Deluged Passengers and Flooded Freeways: Driving Lyft on a Rainy Day

“I like it when it rains hard. It sounds like white noise everywhere, which is like silence but not empty.” – Mark Haddon

Picking people up in the rain can feel dramatic sometimes, like taking part in a scene from a rom-com. Often passengers run to the car– hoods on, umbrellas overhead. Once inside they shake themselves off and breathe a sigh of relief.

Today a couple gets in the car, soaking wet (I wonder if I should I be covering the seats with newspapers or towels). They do not speak to each other the entire time. Not a single word is spoken.

My question by the end is– which one of them screwed up and forgot the umbrella (thus evoking the quiet seething rage of the other)?

Another passenger gets in and says: “My friends think I’m weird because I love the rain so much. I sleep better with the sound of it. I love cuddling in it. Rain cleans the planet.”

In # Uber Eats today, I accept an order from a Vietnamese restaurant.

The rain comes down hard, drenching me as I scurry through the parking lot to the restaurant. Water floods my thin shoes, pooling around my feet and splashing out over the sides of them as I run. They feel like two mini water-logged life-boats dragged around by my feet.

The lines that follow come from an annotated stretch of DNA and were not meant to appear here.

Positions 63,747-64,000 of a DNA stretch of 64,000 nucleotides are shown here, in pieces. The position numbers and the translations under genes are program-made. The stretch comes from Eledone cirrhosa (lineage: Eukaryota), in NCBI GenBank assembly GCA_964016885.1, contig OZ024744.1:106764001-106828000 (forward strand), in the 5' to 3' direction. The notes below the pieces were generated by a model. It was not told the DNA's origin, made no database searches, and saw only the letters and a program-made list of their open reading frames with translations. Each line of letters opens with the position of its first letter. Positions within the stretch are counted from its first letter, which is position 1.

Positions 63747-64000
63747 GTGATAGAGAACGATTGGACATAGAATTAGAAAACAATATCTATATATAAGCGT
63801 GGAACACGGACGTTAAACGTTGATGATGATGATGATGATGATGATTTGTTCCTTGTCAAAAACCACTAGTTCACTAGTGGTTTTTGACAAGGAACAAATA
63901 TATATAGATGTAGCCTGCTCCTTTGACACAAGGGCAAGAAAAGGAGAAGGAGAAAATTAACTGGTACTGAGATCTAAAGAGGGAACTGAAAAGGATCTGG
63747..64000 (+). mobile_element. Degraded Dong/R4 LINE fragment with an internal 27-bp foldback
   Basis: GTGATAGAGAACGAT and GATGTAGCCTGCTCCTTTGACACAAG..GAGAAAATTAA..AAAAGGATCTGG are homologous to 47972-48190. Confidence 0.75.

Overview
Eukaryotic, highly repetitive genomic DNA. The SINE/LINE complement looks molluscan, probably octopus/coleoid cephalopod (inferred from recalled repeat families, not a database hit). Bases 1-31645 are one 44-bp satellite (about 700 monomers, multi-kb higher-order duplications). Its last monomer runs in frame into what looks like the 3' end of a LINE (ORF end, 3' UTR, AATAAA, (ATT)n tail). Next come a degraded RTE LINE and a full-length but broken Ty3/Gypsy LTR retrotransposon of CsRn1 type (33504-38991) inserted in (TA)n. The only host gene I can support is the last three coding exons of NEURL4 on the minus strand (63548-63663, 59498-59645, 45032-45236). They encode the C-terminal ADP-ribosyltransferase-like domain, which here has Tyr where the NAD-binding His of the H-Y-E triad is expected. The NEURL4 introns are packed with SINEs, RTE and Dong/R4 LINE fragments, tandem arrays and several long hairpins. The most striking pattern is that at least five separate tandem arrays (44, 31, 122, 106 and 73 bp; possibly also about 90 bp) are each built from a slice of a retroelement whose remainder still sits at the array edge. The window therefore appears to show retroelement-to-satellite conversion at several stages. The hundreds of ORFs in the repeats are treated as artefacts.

After picking up the spring rolls, on my walk back to the car I step into an especially large puddle. “F***,” I yell. A homeless man pokes his head out from behind a dumpster at this exact moment, shooting me a quizzical look that instantly humbles me and subdues my exasperation (I was so glad I hadn’t yelled “F*** my life” in that moment).

Perspective, Eleni.

The bag with the spring rolls is only slightly damp by the time we all make it back to the car.

Finally, in a #Lyft Dream that night: my brakes aren’t working, so I keep getting out of the car to stop it with my foot. You know, the way we used to do with our bikes when we were kids, if and when the brakes were broken? Just add 2700 pounds, NBD.

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Lyft Thoughts / Road Observations: Chilled Out but Dangerous

In previous entries I’ve compared cars to animals. Cars slowly changing into your lane without signaling remind me of ducks who have smoked some weed and are now casually cutting in front of the animal next to them. I imagine them doing it in a very calm way while wearing a bag of grenades around their body. 

Rainy days–when it’s harder for drivers to see what’s in front of them– might be the worst time to perform the floaty casual duck maneuver while out on the road.